Tuesday, November 13, 2012

Other Cardiac biomarkers (CRP, BNP, OxLDL, Lp(a) etc)


It is an acute phase reactant produced during inflammation. Even a low concentration (so called hsCRP, assay detecting CRP <0.3 mg/L) can be a marker of atherosclerotic process which involves an inflammatory process. TNF, IL-1 which are produced during early inflammation stimulate IL-6 that then cause elaboration of CRP from liver.

For primary prevention, hsCRP values >3 mg/L are considered high risk. Value <1 mg/L is low risk; 1-3 mg/L is intermediate risk.

At present, it is recommended to take two measurements spaced 2 weeks apart, average them, and use the value to monitor risk for atherosclerosis inflammation. If the hs-CRP value is greater than 10 mg/L, the sample is invalid. High values are due to the presence of active infection or another inflammatory stimulus that has elevated the CRP.

The measurement of hs-CRP includes binding of hs-CRP with anti-CRP antibody and the light scatter by the precipitate is quantified.


Brain (or B-type) natriuretic peptide (BNP) is a hormone stored mainly in the myocardium of cardiac left ventricles. Its level is increased in hypervolemic states like congestive heart failure and hypertension. So it is proposed to be a marker of CHF and edema due to heart failure.

Natriuretic peptide regulated fluid volume, blood pressure, and electrolyte balance. The main source of circulating BNP is the heart left ventricle, although isolated from porcine brain. BNP and ANP are released in response to atrial and/or ventricular stretch from volume overload e.g. during CHF.  NPs increases cardiac output by decreasing systemic and pulmonary vascular resistance, they reduce renin and aldosterone production by increasing renal blood flow, GFR and urine output. BNP (T1/2 is 20-40 min) is formed from proBNP which produces NT-proBNP ((T1/2 is 1-2 hr) which is a leader sequence and c-terminal BNP (physiologically active). BNP is degraded by neutral endopeptidase, by receptor mediated clearance, and bit by kidney.

Monoclonal antibody based ELISA test available although not standardized. POCT testing is approved by FDA.

Oxidized LDL:

It is a modified LDL and can enter cell via scavenger receptor especially in macrophage to form foam cells. It is formed in arterial wall where it is sequestered by proteoglycans and other extracellular matrix and protected from plasma antioxidants. This process is a free-radical driven lipi peroxidation chain reaction initiated by free radical attacking and double bond association with PUFA, leading to generation of MDA and 4-hydroxynonenal which then bind to apo B-100, giving it increased negative charge and rendering it unrecognizable by native LDL receptors.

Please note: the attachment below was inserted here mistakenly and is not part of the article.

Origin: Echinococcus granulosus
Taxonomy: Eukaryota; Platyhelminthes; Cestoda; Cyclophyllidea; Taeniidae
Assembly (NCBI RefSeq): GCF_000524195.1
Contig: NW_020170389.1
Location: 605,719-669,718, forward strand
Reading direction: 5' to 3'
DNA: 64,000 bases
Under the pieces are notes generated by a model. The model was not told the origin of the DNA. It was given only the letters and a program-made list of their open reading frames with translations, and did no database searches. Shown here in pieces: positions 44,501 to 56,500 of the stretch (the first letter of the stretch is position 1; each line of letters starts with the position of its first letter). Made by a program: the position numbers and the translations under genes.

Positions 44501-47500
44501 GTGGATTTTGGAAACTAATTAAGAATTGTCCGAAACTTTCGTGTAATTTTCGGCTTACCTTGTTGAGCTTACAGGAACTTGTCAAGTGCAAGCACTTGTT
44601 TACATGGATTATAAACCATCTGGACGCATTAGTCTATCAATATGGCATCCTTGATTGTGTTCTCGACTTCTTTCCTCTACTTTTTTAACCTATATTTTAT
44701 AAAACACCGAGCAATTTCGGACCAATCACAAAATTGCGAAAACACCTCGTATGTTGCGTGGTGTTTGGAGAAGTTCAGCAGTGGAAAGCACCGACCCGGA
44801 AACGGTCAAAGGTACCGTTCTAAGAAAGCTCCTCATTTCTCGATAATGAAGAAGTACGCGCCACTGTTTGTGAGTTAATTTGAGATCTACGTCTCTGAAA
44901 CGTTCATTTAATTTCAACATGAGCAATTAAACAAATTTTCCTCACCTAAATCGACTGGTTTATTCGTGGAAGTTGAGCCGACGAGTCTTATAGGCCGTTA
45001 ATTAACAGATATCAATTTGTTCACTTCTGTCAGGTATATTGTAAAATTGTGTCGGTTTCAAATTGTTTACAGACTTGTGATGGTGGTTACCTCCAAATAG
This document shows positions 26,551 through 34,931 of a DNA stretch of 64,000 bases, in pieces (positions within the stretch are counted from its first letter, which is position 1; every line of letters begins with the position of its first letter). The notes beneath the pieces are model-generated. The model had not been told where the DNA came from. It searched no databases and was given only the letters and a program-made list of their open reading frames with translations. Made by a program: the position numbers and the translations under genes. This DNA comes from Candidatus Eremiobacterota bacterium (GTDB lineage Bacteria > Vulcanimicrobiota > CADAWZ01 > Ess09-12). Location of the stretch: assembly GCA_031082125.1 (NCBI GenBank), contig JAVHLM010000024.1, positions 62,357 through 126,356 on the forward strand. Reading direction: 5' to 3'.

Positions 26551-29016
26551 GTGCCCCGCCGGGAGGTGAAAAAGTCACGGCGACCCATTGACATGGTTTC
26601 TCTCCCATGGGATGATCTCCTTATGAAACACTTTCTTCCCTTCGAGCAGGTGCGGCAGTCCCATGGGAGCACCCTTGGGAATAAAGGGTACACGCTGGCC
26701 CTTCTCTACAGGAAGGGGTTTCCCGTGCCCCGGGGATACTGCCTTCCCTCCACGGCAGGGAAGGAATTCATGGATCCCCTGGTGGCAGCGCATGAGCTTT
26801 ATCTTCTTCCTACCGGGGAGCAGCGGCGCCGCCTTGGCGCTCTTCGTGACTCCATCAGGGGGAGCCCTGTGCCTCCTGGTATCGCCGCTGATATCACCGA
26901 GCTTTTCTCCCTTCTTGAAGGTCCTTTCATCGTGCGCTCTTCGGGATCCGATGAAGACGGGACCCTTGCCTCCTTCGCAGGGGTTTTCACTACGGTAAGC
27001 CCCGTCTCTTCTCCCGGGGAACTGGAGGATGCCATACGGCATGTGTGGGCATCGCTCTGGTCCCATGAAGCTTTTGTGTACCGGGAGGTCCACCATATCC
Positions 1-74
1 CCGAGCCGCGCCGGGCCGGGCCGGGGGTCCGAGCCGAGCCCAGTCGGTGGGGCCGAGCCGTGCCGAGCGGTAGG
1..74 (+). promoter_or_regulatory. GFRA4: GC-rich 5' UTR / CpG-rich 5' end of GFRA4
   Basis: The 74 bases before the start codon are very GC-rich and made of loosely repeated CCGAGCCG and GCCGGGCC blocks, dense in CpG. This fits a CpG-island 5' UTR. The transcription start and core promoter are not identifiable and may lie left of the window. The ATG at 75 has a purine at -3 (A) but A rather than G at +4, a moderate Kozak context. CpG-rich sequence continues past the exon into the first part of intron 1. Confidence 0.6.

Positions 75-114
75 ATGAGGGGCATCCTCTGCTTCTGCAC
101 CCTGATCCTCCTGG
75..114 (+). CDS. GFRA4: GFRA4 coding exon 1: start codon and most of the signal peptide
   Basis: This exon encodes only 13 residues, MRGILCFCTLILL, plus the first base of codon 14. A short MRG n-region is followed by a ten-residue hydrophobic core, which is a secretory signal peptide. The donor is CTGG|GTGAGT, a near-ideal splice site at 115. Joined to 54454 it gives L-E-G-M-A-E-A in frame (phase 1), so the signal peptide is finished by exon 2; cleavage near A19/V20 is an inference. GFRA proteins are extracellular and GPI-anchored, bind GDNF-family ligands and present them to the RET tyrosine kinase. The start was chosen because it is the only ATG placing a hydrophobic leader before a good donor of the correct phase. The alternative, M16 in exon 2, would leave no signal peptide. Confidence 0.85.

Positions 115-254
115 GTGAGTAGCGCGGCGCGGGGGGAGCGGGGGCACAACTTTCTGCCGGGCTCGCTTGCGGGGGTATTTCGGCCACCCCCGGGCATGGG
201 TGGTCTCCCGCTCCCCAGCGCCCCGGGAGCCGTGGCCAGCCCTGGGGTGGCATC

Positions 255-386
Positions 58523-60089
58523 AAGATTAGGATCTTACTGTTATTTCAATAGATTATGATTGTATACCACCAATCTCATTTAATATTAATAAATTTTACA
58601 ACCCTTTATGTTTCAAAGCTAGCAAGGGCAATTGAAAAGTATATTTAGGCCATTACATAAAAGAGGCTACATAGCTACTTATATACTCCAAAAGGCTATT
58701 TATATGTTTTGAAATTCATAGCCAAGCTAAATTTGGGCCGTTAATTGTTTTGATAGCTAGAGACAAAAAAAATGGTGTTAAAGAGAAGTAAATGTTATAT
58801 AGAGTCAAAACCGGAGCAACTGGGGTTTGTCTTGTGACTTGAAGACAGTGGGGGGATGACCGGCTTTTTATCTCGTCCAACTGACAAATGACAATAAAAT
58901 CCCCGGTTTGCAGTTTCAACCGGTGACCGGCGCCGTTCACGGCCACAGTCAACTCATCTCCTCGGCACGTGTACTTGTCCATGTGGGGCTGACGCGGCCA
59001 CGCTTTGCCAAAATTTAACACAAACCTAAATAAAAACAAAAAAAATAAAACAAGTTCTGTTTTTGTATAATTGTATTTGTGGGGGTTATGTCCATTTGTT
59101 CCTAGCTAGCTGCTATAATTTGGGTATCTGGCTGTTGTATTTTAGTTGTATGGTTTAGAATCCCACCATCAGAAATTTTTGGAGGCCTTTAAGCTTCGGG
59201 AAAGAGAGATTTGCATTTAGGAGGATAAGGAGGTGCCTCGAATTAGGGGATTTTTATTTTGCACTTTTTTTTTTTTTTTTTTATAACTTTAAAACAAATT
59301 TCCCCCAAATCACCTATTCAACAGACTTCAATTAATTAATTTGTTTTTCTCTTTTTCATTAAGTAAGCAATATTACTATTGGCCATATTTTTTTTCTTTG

Oxidized LDL (oxLDL) can be taken up by macrophage to form foam cells, it can be chemoattractant for circulating monocytes into macrophages, inhibition of motility of resident macrophages.  It is also cytotoxic and immunogenic since circulating anti-oxLDL antibodies were detected in serum.

ELISA method for determination of oxLDL is currently available. However, at present time the clinical relevance of oxLDL has not been established and so routine measurement is not recommended.

Lipoprotein (a):

Lp(a) is structurally related to LDL, but  has carbohydrate rich protein apo(a) covalently bound to apoB-100 through disulfide linkage. Apo(a) is homologous to plasminogen and  is serine protease. Lp(a) competitively inhibit plasminogen activity inhibiting clot lysis

ELISA based techniques using primary capture polyclonal antibodies against apo(a) and secondary detection monoclonal antibody against apoB-100. Then substrate added for color formation which is measured spectrophotometrically

>30 mg/dl – increased risk of CHD.
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